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flowering privet

At the bottom of my garden I have a flowering privet, at least it looks like privet leaves, which is a magnet for butterflies - especially painted ladies - bees and other insects.  I didn't plant it, it just appeared a few years ago.  My neighbours are really jealous of this bush and want cuttings, can cuttings be taken from this bush, and if so, how?


  • WelshonionWelshonion Posts: 3,114
    Privet is perhaps the commonest hedging plant there is. Yes, cuttings will be easy, but it won't flower until it is tall. That takes some years.

    There were comments on the forum recently about flowering privet. Lots of people don't like the smell. So let your neighbours have a good sniff before they take cuttings!
  • DovefromaboveDovefromabove Central Norfolk UKPosts: 82,183

    I love the smell of privet flowers image

    “I am not lost, for I know where I am. But however, where I am may be lost.” Winnie the Pooh

  • Snap! 1Runnybeak1! image

  • B3B3 South East LondonPosts: 24,046

    I love the smell of privet. It reminds me of endless school holidays. I always stop for a sniff. But agreed some people hate it. A bit like marinate which I Luke too!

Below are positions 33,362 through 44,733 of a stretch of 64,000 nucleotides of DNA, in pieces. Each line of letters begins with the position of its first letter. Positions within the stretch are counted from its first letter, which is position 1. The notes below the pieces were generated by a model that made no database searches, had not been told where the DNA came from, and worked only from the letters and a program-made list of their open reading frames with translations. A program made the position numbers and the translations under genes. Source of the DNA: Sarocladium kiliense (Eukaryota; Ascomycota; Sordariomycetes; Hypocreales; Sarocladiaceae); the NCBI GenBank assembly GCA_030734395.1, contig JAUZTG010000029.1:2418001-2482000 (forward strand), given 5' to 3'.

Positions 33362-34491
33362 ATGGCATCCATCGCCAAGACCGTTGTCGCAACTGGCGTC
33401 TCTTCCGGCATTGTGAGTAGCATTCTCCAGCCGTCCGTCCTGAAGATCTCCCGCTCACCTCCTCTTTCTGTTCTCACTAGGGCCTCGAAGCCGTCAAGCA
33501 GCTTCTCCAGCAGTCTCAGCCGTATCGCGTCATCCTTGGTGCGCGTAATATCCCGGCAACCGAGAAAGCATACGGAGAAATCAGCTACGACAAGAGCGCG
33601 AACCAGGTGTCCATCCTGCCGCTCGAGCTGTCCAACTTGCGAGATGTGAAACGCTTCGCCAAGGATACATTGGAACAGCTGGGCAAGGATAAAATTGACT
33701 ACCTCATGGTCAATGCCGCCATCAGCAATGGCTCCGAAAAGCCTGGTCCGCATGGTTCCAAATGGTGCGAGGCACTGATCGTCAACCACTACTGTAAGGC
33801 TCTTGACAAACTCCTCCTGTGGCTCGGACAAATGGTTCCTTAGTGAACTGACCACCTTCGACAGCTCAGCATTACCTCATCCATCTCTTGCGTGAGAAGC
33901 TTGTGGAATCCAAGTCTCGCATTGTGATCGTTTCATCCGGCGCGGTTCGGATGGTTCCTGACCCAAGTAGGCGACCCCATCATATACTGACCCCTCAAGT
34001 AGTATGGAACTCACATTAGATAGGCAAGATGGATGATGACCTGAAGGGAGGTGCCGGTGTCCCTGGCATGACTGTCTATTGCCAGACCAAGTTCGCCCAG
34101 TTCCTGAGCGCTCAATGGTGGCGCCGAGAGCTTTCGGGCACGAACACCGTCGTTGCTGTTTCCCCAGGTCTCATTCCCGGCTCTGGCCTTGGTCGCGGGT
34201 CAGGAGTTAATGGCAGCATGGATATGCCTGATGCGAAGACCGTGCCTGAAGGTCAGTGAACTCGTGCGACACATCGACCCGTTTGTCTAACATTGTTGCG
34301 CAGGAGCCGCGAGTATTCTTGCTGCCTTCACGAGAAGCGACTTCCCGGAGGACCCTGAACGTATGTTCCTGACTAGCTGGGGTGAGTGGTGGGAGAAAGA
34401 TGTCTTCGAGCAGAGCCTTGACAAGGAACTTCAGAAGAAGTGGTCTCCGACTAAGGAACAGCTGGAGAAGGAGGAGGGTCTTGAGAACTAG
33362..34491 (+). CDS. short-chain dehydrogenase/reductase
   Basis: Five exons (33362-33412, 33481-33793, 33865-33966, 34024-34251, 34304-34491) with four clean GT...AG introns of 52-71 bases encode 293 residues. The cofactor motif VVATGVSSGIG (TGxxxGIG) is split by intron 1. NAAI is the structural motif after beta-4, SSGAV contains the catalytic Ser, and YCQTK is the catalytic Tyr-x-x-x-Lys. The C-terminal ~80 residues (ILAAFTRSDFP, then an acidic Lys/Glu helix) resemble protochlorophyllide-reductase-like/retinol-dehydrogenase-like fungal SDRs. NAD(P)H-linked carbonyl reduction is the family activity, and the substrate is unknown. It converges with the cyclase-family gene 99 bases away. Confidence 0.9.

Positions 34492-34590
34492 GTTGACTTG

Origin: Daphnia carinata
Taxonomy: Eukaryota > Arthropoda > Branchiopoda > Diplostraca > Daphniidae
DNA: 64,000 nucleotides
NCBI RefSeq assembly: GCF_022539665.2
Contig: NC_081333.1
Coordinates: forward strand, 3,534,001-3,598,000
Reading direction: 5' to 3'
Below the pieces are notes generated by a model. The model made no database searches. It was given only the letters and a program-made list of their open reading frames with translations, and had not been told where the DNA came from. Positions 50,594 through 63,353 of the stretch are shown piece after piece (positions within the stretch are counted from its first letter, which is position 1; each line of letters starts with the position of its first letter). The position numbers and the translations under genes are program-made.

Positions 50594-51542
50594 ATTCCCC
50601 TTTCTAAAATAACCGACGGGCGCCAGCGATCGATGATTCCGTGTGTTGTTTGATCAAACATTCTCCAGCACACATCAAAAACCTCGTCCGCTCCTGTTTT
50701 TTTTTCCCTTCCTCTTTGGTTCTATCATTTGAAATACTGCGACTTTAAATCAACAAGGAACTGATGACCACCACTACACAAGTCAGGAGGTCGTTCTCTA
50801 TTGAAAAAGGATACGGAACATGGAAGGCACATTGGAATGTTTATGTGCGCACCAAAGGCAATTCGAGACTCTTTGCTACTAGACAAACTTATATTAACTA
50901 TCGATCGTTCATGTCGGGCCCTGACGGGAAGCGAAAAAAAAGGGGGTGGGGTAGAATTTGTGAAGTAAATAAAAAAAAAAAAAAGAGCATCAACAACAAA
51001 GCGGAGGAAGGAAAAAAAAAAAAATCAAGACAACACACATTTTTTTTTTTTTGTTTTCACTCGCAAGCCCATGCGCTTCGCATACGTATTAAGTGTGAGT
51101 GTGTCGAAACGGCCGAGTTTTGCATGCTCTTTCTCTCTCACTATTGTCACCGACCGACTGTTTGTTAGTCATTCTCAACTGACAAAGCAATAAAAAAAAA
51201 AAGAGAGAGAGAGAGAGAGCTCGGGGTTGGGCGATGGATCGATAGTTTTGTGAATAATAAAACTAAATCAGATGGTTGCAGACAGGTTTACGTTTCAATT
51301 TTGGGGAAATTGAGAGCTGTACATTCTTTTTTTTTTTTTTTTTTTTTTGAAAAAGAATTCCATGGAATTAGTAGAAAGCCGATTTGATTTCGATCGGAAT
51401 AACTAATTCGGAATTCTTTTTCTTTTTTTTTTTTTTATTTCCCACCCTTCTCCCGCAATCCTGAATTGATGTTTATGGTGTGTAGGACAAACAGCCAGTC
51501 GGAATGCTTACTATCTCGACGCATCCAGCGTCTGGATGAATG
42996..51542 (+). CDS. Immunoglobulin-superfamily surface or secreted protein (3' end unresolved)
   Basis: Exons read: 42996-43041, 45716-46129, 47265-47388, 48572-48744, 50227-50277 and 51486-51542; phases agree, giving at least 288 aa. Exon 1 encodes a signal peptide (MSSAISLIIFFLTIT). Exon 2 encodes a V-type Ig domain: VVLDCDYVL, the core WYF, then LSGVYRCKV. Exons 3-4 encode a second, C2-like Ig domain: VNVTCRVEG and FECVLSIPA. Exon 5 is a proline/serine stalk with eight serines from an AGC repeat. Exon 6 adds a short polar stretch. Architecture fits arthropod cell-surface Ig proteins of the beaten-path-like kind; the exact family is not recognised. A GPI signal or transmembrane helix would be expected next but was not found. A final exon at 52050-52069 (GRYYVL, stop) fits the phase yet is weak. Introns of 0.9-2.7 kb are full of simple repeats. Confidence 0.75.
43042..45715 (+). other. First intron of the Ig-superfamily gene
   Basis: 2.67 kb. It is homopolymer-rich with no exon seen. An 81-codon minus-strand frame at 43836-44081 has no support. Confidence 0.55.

In London. Keen but lazy.
  • Thanks for all comments, luckily neighbour likes the smell.  Comment about it only flowering in maturity explains why I've only noticed it in past two years as it's in the 'wild' bit of garden!! Does anyone know how one takes cuttings! still don't know how it got there as I've had garden for 27 yrs and didn't plant it and haven't noticed it 'berry'.

  • DovefromaboveDovefromabove Central Norfolk UKPosts: 82,183

    It's the right time of year to take semi-ripe cuttings with a 'heel' - info here

    Good luck image

    “I am not lost, for I know where I am. But however, where I am may be lost.” Winnie the Pooh

  • Thank you for that information, link explains very clearly, even I can understand it and I'm not a very knowledgeable gardener.

  • Jim MacdJim Macd Posts: 750

    Privet is dead easy from hardwood cuttings too. There is a native privet too which will flower in it's second year from cutting no problem. Ligustrum vulgare It has the same lovely smell as ligustrum ovalifolium. The native one will seed so it's possible that's where it came from, i.e. from a bird eating the berries. Hardwood cuttings - just take sections of this seasons growth about 20cm long, the stronger bits if possible,  in winter, strip off the leaves and plunge them into a spade cut up to their necks. I've had privet grow from quite old wood that got buried under some soil. That's why it's cheap and so common, apart from it doing a good job. 


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